I’ve been thinking about the thirteen year old kid who got himself suspended from school for drawing a picture of a ray gun. There’s been a lot of commentary on this from people who are smarter than me, and all I’ve got is the choice between stomping around the house sputtering like an old lawnmower engine and frightening T.W. or trying to get some thoughts down on paper.
First, the teacher: seems to me “Johnny, you should be paying attention to what is going on here and not doodling, so please put that back in your notebook and focus on the blackboard” seems to be the appropriate response to the situation. Did this teacher develop a dislike for the kid (don’t tell me it doesn’t happen), and see a chance to stick it to him? Was little Johnny a discipline problem who needed straightening out - content of his doodles notwithstanding? Or does the teacher suffer from what can be described as primitive screwhead-ism – you know, the belief that the picture of a thing somehow invokes the power of the thing itself? Doesn’t seem like this is a desirable quality for someone whose job it is to guide young minds on their intellectual journey.
The principal of the school, at least, should show a little more restraint. A lecture about paying attention, maybe a note home, even a stint of after school time (and a little chat with the boy’s teacher to maybe display a little more fortitude when confronted with icky pictures) seem appropriate here. We all know what actually happened – claiming that the rules are the rules, and she had no choice but to obey, the principal ordered a five day suspension, later magnanimously lowered to three days, and the school's not discussing the matter citing, wait for it… the student’s right to privacy.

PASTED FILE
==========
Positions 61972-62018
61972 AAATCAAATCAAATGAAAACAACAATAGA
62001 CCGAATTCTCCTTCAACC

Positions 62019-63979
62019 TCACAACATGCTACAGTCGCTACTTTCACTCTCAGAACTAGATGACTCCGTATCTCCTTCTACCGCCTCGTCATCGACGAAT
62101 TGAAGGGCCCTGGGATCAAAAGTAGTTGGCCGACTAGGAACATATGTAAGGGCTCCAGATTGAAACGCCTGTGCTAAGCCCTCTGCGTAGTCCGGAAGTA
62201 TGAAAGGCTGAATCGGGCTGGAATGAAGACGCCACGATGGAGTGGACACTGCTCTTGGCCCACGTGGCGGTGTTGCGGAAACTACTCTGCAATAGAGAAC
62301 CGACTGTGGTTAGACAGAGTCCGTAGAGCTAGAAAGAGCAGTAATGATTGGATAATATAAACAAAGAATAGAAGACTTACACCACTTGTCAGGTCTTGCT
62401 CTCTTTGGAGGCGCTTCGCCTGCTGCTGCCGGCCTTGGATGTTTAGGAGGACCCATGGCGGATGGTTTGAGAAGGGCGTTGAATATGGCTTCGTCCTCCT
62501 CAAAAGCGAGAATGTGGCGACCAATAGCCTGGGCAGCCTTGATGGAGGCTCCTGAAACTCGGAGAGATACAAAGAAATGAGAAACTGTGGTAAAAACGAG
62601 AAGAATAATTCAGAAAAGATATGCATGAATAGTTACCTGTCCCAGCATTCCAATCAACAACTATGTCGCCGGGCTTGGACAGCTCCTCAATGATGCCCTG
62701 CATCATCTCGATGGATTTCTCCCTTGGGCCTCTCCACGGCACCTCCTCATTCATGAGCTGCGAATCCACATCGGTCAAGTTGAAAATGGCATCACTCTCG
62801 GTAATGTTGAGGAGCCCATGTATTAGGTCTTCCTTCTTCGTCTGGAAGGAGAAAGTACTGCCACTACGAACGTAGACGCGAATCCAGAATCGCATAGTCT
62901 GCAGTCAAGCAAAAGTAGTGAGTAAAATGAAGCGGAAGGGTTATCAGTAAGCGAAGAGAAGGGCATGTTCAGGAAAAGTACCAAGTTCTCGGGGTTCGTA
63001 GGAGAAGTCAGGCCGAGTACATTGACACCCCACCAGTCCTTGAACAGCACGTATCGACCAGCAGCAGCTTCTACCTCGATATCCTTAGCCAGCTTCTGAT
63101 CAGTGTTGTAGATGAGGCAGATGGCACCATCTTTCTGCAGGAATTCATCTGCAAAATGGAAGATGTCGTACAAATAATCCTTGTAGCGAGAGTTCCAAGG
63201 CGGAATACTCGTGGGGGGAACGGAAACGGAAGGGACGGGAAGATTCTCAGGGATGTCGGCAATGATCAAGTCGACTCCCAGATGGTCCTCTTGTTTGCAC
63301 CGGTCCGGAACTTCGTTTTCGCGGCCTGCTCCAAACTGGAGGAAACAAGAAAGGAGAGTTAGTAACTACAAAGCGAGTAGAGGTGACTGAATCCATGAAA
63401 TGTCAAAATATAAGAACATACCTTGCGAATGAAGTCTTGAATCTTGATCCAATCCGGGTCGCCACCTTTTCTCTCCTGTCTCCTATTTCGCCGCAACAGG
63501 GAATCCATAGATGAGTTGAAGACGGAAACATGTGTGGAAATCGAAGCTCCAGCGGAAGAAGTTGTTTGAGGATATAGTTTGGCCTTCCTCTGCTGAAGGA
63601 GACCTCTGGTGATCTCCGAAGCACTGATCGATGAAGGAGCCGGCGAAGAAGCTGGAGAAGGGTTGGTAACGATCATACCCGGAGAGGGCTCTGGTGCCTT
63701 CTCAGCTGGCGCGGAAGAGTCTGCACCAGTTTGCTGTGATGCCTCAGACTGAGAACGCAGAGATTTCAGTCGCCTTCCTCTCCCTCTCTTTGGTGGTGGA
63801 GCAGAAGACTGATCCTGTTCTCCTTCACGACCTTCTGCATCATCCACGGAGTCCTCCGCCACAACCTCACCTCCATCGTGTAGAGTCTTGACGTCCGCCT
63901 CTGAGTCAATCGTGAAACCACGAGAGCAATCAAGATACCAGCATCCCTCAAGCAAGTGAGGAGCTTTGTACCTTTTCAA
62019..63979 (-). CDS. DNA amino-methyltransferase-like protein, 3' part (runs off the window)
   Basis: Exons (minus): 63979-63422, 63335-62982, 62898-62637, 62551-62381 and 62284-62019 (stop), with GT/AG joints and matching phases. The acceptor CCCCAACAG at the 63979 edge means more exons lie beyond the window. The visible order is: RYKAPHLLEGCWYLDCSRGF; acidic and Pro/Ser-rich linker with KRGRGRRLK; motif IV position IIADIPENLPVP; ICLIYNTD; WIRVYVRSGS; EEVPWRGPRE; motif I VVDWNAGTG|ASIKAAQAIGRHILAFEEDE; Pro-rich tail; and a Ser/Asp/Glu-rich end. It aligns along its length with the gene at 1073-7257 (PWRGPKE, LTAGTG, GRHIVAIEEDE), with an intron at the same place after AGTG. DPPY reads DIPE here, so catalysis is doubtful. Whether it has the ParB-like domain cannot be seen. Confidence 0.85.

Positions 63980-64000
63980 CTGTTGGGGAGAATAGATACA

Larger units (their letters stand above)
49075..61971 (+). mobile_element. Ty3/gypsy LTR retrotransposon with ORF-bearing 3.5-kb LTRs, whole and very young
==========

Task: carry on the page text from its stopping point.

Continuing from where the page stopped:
How did we get to this place? How is it that cascading idiocy cannot be stopped, that people with authority are so desperate to bow to the altar of expediency that they become incapable of exercising the judgment without which their authority becomes a farce?
Does the school administration really believe they have prevented a tragedy, that they have made their school safer? Do they think they have taught the kid a lesson? They have, but not the one they were intending: their ounce-of-image equals pounds-of-performance posturing has simply exposed them as hysterical frauds, and learning that about them is an education of sorts.